With Hollywood and the entertainment world finally starting to return to some semblance of normality and the Cannes Film Festival currently underway, film fans around the globe can once again start to get excited at the prospect of new and exciting movies to see in the coming days, weeks and months. PopWrapped are delighted to premiere one such film, a short titled Luciela, which will screen as part of the PBS Short Film Festival that runs from July 12-23, and be available on several platforms such as PBS.org, YouTube and the PBS Video App.

The film, a co-production of Mare’s Hoof Productions and Latino Public Broadcasting (LPB) is a poignant, powerful story about a young Mexican-American girl who, on what was once her favourite holiday, July 4th, is reminded of how her once close-knit family have been torn apart as her father has been deported. Now, instead of watching her father hosting an impressive fireworks display in Lincoln Heights as she used to, she decides to cause some sparks and excitement of her own.

“I first conceived of this story a few years ago. A friend invited me to her home in Lincoln Heights, to watch the fireworks on the 4th of July,” shares filmmaker Erin Ploss-Campoamor. “If you are not familiar with Lincoln Heights, it is a mostly Latinx, mostly immigrant neighborhood, up in the hills of Los Angeles. This was not the first time I had seen fireworks in L.A. – after all, I’ve lived here for over twenty years. But Lincoln Heights takes this holiday to a whole other level. The sheer quantity of fireworks exploding in the streets and backyards is extraordinary. Plus, from there you can see the official firework shows at Dodger Stadium, downtown L.A., and the rest of the city. It is truly breath-taking: a visual spectacle that is highly cinematic and absolutely unforgettable. But even beyond the beauty of the fireworks themselves, there was something particularly moving about the exuberance I witnessed that night as Lincoln Heights literally exploded with joy, light and noise.”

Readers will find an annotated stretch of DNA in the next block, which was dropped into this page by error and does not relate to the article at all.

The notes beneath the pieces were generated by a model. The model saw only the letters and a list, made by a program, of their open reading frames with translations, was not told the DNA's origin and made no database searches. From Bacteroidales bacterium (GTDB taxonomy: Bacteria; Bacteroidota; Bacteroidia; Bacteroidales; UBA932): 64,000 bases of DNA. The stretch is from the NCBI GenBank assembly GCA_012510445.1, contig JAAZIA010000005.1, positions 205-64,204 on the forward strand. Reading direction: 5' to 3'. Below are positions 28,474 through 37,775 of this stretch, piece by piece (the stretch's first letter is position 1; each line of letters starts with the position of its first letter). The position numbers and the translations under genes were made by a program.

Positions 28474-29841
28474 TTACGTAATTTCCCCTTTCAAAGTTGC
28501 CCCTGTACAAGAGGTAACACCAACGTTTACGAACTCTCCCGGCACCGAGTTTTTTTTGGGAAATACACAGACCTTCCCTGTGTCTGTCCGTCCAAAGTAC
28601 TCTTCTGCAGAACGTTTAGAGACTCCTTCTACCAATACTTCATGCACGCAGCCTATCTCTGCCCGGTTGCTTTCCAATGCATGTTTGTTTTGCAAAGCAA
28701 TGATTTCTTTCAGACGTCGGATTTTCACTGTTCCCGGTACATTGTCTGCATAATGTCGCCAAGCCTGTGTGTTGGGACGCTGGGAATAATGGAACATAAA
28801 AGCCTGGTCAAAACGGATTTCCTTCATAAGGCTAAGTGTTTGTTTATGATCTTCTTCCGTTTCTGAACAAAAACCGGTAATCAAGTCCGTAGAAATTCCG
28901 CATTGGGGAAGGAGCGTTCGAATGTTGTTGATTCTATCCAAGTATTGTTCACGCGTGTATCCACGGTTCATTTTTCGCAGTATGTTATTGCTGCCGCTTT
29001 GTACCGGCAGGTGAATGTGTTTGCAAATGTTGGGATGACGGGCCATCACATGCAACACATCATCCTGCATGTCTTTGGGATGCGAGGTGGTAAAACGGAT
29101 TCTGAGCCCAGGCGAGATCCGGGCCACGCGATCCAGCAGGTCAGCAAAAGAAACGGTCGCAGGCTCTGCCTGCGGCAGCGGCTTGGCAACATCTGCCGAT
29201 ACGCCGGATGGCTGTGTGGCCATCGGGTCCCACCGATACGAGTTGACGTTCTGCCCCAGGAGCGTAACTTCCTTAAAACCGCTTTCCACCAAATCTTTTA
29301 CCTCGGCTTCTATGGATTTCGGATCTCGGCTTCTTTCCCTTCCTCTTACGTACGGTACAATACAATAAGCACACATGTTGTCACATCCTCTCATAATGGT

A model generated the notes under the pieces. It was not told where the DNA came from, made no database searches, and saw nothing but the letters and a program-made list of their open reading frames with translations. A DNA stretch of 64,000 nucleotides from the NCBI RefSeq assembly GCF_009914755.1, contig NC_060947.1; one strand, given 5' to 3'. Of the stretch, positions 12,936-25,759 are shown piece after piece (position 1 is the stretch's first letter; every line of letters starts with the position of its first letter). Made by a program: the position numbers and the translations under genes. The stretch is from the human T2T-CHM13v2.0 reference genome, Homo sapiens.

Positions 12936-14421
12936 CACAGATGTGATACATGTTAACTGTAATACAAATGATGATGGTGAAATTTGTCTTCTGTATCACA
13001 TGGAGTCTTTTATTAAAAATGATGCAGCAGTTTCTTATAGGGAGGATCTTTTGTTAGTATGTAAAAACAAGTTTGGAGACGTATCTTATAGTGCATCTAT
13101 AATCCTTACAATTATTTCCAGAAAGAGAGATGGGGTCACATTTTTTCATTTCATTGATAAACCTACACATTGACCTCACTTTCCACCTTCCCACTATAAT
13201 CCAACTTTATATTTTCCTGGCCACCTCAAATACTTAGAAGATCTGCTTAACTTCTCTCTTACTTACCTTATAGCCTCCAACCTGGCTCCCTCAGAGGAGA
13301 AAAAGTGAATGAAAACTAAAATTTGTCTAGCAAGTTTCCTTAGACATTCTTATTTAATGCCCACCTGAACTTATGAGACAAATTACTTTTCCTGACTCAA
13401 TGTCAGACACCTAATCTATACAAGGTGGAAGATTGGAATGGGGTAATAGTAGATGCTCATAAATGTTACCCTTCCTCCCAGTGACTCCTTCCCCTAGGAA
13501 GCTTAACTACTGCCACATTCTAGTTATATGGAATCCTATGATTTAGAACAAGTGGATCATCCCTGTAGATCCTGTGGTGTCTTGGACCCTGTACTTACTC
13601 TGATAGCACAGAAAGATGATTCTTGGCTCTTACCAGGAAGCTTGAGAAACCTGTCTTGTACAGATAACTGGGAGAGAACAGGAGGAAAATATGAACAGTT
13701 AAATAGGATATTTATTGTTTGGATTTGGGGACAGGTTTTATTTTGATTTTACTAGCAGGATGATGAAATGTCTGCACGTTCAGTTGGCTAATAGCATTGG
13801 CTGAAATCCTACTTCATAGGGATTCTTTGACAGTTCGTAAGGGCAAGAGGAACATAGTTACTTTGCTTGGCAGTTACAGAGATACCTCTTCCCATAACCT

She goes on to add: “It felt especially poignant that I was experiencing this in a predominantly Latinx neighborhood, knowing that immigrant rights were actively under threat and xenophobia was on the rise. I loved that this community was celebrating our country’s Independence Day so loudly and proudly. Filling the sky, saying, “See us! Hear us! We are here! From that experience, the seeds of this story were planted. I started writing a script about a 7 year old girl, Luciela, whose father throws the best firework shows on their block. The film starts with one of his 4th of July parties, as Luciela snuggles with him, and enjoys the show. Cut to, a year later. Luciela is now in her backyard, alone. Her father has been deported to Mexico, and everything is turned upside down. Then she finds his box of fireworks, hidden in the basement, and decides to take matters into her own hands.”

Asked what message she feels the movie shares and what she wants those who see the film to take from it, she concludes: “I wanted to tell a story of resilience, that was true to the spirit of Independence Day.  I feel like, now more than ever, we need to light up the darkness with beautiful rebellion. I think these past few years have been so difficult that we could all use some beauty and joy in our lives. A reminder that children can be resilient in the face of incredible loss. I’d love for my film to be a tiny sparkle of hope in the darkness.”

Check out Luciela below and for more information on the PBS Short Film Festival, visit the website. Header photo credit: Carlos R. Hernandez.